The Good

This inspirational film looks great on DVD.

The Bad

I would have liked to have at least seen a featurette on how this movie was made.

With a restrained look but a large scope we have Catherine Hardwicke's The Nativity Story. This tale begins in Nazareth as we see the rule of the oppressive King Herod. Mary, who comes from a very poor family and is slated to marry Joseph, has an angel appear before her who tells her that she will carry the Son of God. Soon after they are wed and Mary and Joseph have to go to Bethlehem where they must pay an important tax. When they get there, Mary is tired and very pregnant but nobody had any room for her. Allowed to stay in the stable of an Innkeeper, it is here that Mary gives birth her son, Jesus.

Regardless of what side one takes on the religious spectrum, I think that anyone who sees The Nativity Story will be swept up in it's emotion, power and depth of filmmaking. This story is truly inspirational because at it's core it is about having faith, especially when all signs seem to point otherwise.


No Extra Features came with this DVD.


Presented in a format preserving the 2.35:1 Aspect Ratio of it's theatrical exhibition. Enhanced for widescreen TVs. This movie is very large in scope and I am surprised that they haven't made it available in HD or Blu-ray DVD. I say that because this film has a really well composed look. The shots of the countryside have a real weightiness to them, and I am very impressed with how they were captured. The compression on this DVD seems to have really done a good job of preserving this movie's look, without making the images "burn" too much into the screen.


Dolby Digital. English 5.1 Surround. English Stereo Sound. Subtitled in English and Spanish. Close Captioned. The audio on this movie can best be described as earthy. There isn't a ton of dialogue in this film. Hardwicke seems to be trying to evoke mood and emotion via images and sound. Thankfully she has actors with faces that can easily convey this to us. I also like he she had spirits come in and out of the film. We would just hear a voice, like one inside our own heads, and right away we knew that the character in question was having a divine experience.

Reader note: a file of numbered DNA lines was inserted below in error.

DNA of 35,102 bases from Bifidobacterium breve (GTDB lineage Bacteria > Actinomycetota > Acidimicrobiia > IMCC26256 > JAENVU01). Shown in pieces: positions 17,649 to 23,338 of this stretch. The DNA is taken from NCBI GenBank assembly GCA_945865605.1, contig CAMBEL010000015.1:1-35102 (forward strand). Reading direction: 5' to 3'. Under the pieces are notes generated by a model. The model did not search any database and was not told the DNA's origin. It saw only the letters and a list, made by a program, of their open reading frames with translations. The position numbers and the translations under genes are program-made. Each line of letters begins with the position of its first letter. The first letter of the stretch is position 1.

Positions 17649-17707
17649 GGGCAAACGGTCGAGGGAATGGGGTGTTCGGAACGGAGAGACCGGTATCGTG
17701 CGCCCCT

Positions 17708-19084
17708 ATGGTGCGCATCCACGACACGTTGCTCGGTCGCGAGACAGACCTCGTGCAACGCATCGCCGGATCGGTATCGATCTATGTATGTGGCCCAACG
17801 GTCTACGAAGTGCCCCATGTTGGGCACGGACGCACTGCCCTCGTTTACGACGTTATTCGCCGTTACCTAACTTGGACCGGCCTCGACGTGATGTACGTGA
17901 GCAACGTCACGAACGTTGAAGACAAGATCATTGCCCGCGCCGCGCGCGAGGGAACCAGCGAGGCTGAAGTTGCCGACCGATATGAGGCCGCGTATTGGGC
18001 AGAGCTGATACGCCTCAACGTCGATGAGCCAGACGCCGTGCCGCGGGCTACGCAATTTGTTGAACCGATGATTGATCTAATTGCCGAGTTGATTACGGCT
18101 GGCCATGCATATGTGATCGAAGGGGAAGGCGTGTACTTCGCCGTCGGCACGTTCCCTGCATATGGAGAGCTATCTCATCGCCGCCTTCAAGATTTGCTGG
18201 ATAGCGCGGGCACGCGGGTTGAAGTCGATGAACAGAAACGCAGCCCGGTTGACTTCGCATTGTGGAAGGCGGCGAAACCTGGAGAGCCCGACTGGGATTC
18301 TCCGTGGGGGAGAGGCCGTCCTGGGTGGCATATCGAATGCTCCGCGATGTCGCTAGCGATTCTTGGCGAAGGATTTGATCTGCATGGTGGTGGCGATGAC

All of the main actors are featured on this DVD cover with the most prominent one being Mary (Keisha Castle-Hughes) as she stares up into the sky. The back features the most known image of people gathering around Mary and Joseph after the birth of Jesus. There is a small description of what this movie is about, a cast list, and some technical specs. While not the most amazing packaging in the world it is appropriate for this release.

Final Word

When considers the other films that Nativity Story director Catherine Hardwicke has done (Lords of Dogtown, Thirteen), her work on this film is quite impressive. I bring up this point again because while the subject matter (youth in trouble) might be familiar, the setting that she is working in certainly is not. This isn't a period film on the scale of Gladiator, but it is on a completely different scale than we have ever seen Hardwicke work before. There is a simplicity amidst the lushness that she and cinematographer Elliot Davis have put across on screen, that really plays well within the context of this story.

If you missed it in theaters, I am sure you will want to own The Nativity Story. This is the kind of movie that could become a holiday classic.

The Nativity Story was released November 30, 2006.